I’ve been asked if there is no solution for the host of shelter-related problems that I outlined recently. Well, here’s a blanket solution–judge its feasibility for yourself.
) Bernie Sanders becomes U.S. president.
) Then he, Mexican President Andrés Manuel López Obrador and Brazilian President Luiz Inácio Lula da Silva jointly create a homeland for Latin refugees in a vacant area of Mexico–funded by draining money from the bloated U.S. military budget.
)Then, employing other money from stiff taxes on the superrich and defunding the police , Sanders creates a reparations fund for homeless minorities.
) Americans who want to work from home first join unions which in turn negotiate deals with US employers.
) And trillionaires who want to move to their private islands or live on their seagoing yachts may do so–after paying a stiff exit tax to Uncle Sam.
In Mexico during the 1980s, I encountered other travelers from a variety of places—England, New Orleans, you name it. Among them were two women who seemed a bit withdrawn, prickly, even unfriendly. They spoke English, but with an accent that I couldn’t easily place. After a while it came out: They were South African.
They could have had any number of reasons for staying a bit apart. But I believed that they were embarrassed by their country’s policy of racial oppression, apartheid. Maybe they were secret supporters of the liberation struggle. Maybe Nelson Mandela was a family friend. Who knows? But I think they felt that non-South Africans would regard them as something like neo-Nazis. They probably felt themselves to be pariahs—people who others would shun once their nationality became known.
This could be the fate facing Americans if we ever travel again.
The European Union is preparing to ban American travelers when it reopens its borders on July 1, lumping the U.S. in with Russia and Brazil in terms of countries that have failed to stop the spread of the coronavirus. First, the U.S. banned EU tourists in mid-March, angering political leaders. Now, Europe has largely contained COVID-19, while new cases in the U.S. are increasing in number. Sweet revenge will prevail, as John Prine once sang.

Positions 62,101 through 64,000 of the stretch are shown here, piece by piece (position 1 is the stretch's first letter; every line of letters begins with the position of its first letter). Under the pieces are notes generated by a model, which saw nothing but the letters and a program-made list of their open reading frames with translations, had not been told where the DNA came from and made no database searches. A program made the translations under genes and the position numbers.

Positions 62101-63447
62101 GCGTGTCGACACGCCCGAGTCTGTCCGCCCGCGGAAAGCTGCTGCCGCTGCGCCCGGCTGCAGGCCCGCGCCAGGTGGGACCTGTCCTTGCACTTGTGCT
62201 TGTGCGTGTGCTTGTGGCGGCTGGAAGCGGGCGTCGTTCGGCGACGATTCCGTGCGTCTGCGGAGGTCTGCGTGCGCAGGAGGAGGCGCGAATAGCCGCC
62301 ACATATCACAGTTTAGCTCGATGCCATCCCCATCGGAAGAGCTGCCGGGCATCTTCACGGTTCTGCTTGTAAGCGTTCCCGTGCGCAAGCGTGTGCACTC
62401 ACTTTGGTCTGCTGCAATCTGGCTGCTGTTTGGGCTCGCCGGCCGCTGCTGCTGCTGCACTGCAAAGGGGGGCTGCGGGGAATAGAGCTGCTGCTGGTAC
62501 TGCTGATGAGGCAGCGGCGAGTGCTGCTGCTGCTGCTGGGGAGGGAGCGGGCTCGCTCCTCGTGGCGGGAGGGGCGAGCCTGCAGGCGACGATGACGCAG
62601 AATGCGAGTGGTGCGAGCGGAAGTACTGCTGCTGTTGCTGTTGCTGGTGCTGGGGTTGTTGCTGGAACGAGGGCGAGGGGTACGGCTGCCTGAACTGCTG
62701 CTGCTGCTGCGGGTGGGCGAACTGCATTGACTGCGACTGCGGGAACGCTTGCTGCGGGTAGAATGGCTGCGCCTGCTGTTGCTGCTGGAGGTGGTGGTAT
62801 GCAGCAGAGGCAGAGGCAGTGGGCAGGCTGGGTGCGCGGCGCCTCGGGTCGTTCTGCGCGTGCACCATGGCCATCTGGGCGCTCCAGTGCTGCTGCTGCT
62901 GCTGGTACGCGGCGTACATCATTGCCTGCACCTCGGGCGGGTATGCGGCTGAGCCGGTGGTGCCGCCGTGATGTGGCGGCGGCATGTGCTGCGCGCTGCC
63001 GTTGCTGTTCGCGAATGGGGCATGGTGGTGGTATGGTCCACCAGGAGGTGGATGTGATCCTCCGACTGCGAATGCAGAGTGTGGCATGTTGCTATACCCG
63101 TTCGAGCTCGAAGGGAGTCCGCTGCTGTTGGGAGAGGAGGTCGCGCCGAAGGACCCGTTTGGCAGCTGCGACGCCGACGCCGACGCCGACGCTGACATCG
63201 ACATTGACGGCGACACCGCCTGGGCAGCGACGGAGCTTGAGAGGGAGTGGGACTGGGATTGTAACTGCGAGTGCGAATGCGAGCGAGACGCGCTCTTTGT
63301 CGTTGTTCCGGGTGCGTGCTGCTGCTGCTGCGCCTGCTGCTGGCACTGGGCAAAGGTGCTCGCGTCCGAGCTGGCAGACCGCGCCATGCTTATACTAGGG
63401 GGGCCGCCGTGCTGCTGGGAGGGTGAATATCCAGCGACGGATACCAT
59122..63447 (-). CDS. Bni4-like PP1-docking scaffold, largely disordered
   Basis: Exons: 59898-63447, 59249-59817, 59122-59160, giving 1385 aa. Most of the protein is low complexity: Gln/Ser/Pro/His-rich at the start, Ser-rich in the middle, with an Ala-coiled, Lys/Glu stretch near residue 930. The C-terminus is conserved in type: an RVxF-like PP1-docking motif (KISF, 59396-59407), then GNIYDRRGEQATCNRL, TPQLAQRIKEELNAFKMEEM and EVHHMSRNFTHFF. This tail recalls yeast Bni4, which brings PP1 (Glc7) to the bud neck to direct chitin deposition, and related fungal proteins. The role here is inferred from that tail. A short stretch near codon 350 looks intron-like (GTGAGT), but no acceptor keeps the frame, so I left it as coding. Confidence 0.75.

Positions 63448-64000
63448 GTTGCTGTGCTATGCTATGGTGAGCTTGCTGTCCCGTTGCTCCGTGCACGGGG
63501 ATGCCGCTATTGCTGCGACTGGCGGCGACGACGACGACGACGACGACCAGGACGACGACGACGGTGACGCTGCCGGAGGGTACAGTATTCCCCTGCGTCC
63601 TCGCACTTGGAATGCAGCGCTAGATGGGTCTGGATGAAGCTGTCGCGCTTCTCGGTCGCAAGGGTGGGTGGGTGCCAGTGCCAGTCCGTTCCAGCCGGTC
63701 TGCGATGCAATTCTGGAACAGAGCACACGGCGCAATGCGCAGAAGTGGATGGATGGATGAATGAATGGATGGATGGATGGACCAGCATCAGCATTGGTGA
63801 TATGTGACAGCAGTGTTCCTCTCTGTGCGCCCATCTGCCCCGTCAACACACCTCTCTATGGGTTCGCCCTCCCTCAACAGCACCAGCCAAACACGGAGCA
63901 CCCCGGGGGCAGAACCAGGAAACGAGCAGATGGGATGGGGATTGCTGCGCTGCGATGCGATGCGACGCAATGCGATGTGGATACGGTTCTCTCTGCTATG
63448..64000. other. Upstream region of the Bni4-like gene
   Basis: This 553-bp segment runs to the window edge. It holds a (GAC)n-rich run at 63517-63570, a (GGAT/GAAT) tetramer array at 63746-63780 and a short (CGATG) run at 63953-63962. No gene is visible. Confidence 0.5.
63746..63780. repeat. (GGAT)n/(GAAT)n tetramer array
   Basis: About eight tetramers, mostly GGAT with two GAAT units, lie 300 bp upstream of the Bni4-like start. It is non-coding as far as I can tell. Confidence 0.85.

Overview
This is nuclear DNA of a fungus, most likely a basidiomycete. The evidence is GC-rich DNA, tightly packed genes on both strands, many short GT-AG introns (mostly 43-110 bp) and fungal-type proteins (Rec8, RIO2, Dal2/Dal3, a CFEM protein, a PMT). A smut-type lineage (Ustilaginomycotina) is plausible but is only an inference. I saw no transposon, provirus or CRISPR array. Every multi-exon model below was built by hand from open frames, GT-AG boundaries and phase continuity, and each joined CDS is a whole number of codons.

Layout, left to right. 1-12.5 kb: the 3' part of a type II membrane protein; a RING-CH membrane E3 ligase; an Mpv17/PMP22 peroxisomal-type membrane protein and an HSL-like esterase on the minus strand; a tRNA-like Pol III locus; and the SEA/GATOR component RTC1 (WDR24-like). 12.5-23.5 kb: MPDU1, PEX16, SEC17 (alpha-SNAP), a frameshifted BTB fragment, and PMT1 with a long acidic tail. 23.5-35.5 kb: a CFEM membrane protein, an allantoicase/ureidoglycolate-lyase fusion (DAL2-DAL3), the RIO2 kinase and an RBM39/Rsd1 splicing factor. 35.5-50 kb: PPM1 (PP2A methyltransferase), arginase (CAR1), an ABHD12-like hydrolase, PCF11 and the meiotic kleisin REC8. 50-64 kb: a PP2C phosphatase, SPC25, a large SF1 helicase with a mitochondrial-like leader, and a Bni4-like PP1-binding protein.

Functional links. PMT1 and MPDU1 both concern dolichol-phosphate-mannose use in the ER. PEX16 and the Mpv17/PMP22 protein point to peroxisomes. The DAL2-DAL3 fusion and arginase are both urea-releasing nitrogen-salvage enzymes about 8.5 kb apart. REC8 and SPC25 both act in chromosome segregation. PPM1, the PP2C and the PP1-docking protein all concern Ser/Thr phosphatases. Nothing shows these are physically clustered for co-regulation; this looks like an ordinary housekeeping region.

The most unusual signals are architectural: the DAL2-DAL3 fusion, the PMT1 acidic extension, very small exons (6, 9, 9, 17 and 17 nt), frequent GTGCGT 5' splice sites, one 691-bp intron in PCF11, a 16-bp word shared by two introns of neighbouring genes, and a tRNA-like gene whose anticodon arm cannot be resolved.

Moreover, Trump’s disgraceful behavior, and that of his yobbish fans, is sufficient reason for non-Americans to regard us warily. Oh, they may well think: You are the type of people who automatically regard Mexicans as rapists and Central Americans as diseased. Maybe you too hate Angela Merkel and Justin Trudeau while admiring Vladimir Putin and Kim Jong-un.
We were in Scotland a few years ago, and we rushed to make it clear to our B&B hosts and others that we were non-fans of the Orange man. I think they accepted what we said, and quickly changed the subject to an explanation of Scottish ways and a discussion of places we might like to visit. Oh, are you golfers? We had to make it clear that we weren’t—another reason to find us objectionable.
So, compatriots, steel yourselves for Ugly American status. Maybe you could wear a Black Lives Matter T-shirt or attach a Bernie Sanders bumper sticker onto your rental car. Or maybe COVID-19 will prevent you from ever again traveling abroad.
Tonight’s dinner: Black beans and rice, lettuce and avocado salad.
Entertainment: Concluding episodes of season two of Broadchurch.